Cape Town - Women traffic and law enforcement officers gathered for an all-female roadblock on Jakes Gerwel Drive on Tuesday, with the aim of acknowledging women’s role in the service.
Traffic services spokesperson Maxine Bezuidenhout said: “The purpose of the all-female roadblock was to showcase women’s resilience when working in the sector of safety and security.
“The public driving through the roadblock can also hopefully be inspired to take up a career in safety and security.”
At the roadblock, officers stopped 111 vehicles and issued fines to the value of R120 822.
One driver was arrested for driving under the influence of alcohol, four taxis were impounded, two cellphones confiscated and five motorists arrested for outstanding warrants.
The execution of 41 warrants was valued at R86 200.
Bezuidenhout said the service was not as male-dominated as before because women had been advancing steadily and had studied and applied for higher positions in traffic services and metro police.
Men had been a lot more accepting when it came to viewing women as equals in the workplace than they had been, say, 20 years ago, she said.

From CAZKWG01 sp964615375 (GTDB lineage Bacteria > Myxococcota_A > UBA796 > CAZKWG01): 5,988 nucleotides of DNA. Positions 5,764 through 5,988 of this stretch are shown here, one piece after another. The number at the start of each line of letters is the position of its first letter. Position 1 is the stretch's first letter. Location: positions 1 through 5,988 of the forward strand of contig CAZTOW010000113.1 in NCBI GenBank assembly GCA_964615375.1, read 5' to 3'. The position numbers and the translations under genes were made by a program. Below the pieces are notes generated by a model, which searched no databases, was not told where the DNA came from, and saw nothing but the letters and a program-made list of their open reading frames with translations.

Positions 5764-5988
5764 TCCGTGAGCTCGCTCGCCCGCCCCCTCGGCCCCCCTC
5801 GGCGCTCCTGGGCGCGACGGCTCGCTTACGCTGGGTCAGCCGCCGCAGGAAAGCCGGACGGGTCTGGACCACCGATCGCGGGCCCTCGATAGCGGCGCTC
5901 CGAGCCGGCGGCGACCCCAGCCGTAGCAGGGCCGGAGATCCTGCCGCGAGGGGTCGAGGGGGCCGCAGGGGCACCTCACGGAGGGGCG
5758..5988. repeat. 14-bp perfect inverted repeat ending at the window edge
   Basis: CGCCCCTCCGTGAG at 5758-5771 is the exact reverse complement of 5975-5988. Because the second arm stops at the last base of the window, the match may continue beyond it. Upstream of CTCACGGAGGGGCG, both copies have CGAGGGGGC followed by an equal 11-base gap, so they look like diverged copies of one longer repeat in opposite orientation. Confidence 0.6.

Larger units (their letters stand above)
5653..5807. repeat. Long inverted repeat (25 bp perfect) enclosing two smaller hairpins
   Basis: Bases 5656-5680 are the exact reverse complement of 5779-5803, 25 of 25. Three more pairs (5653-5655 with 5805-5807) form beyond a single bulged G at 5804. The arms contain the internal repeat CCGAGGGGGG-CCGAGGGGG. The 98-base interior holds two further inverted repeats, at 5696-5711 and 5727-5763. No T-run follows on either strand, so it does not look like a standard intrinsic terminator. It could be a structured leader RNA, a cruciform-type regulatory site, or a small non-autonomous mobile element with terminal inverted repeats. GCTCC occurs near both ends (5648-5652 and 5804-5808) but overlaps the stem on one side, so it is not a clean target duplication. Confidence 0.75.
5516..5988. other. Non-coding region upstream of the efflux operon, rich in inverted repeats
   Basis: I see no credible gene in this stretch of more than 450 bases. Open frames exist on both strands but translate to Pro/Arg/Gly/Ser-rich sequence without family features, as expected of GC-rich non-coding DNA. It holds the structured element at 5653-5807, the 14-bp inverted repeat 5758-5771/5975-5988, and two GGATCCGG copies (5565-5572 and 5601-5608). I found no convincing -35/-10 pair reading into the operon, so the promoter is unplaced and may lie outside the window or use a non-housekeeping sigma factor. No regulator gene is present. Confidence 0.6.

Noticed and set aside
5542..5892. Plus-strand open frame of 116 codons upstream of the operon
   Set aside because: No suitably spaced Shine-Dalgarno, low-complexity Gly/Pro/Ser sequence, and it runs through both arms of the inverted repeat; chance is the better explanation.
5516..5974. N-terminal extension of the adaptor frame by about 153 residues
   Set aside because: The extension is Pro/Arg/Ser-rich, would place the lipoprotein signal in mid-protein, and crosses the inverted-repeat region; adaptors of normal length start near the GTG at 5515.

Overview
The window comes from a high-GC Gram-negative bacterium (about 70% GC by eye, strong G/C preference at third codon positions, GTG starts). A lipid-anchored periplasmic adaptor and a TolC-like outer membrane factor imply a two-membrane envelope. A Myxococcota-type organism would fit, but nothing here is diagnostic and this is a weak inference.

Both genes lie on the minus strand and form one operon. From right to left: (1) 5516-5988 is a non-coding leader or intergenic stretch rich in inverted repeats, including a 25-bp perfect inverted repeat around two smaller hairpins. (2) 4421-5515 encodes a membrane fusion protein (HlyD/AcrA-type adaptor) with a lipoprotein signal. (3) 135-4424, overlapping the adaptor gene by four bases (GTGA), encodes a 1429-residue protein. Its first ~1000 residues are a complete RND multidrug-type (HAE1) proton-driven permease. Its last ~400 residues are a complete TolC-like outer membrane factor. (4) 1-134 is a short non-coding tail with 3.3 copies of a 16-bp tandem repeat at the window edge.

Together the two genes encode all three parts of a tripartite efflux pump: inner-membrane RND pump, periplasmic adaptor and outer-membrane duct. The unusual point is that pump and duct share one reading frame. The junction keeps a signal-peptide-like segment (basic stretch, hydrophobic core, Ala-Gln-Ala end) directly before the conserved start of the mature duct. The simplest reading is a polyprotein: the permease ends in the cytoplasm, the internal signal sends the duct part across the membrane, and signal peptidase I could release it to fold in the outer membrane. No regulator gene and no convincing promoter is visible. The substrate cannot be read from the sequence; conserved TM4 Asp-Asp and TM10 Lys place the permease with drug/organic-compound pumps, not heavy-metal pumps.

Currently 24% of traffic officers in the field were women, as were 66% of officers in administration.
According to a traffic gender breakdown quarterly report, there has been an increase in the amount of women taking up roles within sectors such as traffic services and law enforcement, and it has impacted on the perception of equality between the different genders.
In all, 215 vehicles were present at the roadblock comprising SAPS, law enforcement, metro law enforcement and City of Cape Town Traffic Services.
The city’s mayco member for safety and security, JP Smith, said this field of work was demanding, irrespective of gender, but there were hundreds of women employed in the city who helped make Cape Town a safer place.
“I hope that this exercise will highlight the important role of women in our uniformed services, but also serve as an inspiration to others to join the ranks in future.”
SAPS said woman brought more compassion into this field of work, because often during cases of sexual assault, victims felt a lot more comfortable speaking to a woman about an incident, and this is also why it was encouraged for more females to be employed in this sector.
Women could be more sensitive when it came to listening and dealing with certain victim situations, and that’s why they were needed, SAPS added.
* In commemoration of women, the Cape Argus will present a Woman of Soul event this Friday at The Daily Music Show in Loop Street in Cape Town. See advert on page 7.